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 Posted:   Oct 14, 2013 - 7:58 AM   
 By:   solium   (Member)

The last trilogy are really about politics more than anything else.

 
 
 Posted:   Oct 14, 2013 - 9:15 AM   
 By:   BillCarson   (Member)

While I can't defend Batman, which I got tired of back in 1967, and feel it's just about been milked to death in the modern era, I'll tell you what I think is really not very interesting and that's repeated viewings of Tarantino movies. After just a couple viewings of any Tarantino picture, the shallowness starts to reveal itself. Siskel and Ebert pegged this guy as one note way back when. Nothing's changed. He's how old now and he still makes the same movie he did twenty years ago?

Zzzzzzzzzzzzzzzzzzzzzzzzzzzzzzzzzzzzzzzzzzzzzzzzzzzzzzzzzzzzzzzzzzzzzzzzzzzzzzzzzzzz


When someone nails it on here - and in better words than wot i could writ - i love this forum.

And rory Ive just emailed your post to a film lecturer mate of mine who is particularly anti Taranfakino.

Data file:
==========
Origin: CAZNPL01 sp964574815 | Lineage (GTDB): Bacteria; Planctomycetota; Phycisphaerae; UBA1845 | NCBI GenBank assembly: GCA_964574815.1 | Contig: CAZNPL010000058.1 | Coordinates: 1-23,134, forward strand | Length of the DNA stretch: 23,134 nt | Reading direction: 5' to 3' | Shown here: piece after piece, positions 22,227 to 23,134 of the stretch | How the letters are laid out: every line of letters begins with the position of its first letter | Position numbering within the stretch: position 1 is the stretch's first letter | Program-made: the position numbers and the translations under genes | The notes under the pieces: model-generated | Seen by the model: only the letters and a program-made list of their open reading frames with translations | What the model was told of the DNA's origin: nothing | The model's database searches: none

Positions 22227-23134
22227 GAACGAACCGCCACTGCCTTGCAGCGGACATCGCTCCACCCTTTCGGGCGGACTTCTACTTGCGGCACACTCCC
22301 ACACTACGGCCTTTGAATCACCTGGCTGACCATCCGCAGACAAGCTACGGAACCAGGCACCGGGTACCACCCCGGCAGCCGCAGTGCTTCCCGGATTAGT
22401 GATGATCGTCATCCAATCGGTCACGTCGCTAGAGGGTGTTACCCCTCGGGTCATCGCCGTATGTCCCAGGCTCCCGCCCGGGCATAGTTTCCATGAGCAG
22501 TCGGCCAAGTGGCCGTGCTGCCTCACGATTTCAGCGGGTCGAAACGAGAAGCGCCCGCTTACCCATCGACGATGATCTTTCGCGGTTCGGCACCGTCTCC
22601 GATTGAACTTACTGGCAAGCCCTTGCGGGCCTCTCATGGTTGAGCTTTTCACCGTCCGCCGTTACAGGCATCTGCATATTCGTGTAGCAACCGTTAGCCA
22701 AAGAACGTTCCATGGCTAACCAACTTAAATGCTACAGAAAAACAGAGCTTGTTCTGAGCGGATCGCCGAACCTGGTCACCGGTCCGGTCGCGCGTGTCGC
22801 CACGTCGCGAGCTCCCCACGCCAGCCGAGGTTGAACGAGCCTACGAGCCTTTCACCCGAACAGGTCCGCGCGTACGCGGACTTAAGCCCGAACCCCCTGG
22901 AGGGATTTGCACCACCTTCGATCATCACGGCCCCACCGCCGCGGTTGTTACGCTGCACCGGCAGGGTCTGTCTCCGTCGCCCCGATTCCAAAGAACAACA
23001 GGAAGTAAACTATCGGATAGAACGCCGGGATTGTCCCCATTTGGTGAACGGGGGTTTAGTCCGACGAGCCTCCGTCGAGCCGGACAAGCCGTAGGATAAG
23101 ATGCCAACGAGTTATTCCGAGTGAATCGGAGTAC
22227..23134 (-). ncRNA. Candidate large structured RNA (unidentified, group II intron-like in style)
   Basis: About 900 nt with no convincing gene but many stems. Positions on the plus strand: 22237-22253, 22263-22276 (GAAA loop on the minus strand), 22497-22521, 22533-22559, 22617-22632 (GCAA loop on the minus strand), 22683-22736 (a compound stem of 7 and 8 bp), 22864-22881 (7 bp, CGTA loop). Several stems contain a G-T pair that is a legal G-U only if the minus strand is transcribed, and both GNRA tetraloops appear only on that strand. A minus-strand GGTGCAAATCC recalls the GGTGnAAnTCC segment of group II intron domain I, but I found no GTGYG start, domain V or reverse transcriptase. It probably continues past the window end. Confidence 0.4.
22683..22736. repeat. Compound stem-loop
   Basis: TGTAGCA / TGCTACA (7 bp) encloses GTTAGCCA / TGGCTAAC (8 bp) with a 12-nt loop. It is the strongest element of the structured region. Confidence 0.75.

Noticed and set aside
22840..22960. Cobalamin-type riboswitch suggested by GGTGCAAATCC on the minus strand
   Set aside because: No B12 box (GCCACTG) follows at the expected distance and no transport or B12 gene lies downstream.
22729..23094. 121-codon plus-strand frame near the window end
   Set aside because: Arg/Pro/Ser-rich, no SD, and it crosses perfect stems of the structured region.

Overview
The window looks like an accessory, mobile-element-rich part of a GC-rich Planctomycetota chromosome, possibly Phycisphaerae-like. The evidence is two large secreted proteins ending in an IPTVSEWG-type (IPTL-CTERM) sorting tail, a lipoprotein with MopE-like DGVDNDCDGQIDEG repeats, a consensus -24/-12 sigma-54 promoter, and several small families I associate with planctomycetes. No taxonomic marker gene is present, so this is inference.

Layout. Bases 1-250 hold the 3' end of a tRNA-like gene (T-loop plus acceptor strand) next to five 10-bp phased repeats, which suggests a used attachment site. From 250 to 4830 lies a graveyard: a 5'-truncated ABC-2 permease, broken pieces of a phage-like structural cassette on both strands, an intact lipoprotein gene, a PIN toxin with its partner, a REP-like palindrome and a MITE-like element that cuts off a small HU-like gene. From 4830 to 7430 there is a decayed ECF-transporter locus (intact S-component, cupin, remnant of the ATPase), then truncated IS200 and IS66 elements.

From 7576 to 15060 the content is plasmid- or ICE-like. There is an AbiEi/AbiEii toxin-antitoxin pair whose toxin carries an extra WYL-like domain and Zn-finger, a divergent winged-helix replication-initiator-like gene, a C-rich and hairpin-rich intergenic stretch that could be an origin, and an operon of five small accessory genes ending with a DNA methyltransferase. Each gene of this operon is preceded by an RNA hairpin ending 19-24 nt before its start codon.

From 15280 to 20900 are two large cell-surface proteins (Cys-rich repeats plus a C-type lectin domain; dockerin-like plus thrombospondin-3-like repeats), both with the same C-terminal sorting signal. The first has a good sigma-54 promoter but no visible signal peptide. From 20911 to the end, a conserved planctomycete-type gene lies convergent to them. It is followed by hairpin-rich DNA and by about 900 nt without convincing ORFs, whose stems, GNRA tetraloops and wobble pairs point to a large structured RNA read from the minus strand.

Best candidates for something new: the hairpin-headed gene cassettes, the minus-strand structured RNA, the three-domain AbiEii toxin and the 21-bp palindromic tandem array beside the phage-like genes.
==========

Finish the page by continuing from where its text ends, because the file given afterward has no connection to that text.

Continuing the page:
Posted:   Oct 14, 2013 - 9:53 AM   
 By:   RoryR   (Member)

While I can't defend Batman, which I got tired of back in 1967, and feel it's just about been milked to death in the modern era, I'll tell you what I think is really not very interesting and that's repeated viewings of Tarantino movies. After just a couple viewings of any Tarantino picture, the shallowness starts to reveal itself. Siskel and Ebert pegged this guy as one note way back when. Nothing's changed. He's how old now and he still makes the same movie he did twenty years ago?

Zzzzzzzzzzzzzzzzzzzzzzzzzzzzzzzzzzzzzzzzzzzzzzzzzzzzzzzzzzzzzzzzzzzzzzzzzzzzzzzzzzzz


When someone nails it on here - and in better words than wot i could writ - i love this forum.

And rory Ive just emailed your post to a film lecturer mate of mine who is particularly anti Taranfakino.


If it gave you a laugh, then I'm happy. We're just talking movies here. They can be watched, but also ignored. I've been ignoring Batman and all the other superhero stuff for years now because I long ago stopped being a ten-year-old, and going dark doesn't make it more mature. It's still fantasy of a basically juvenile nature (i.e. limited in scope), which brings me back to Tarantino and his juvenile fixations... but I got better things to think about, so BYE!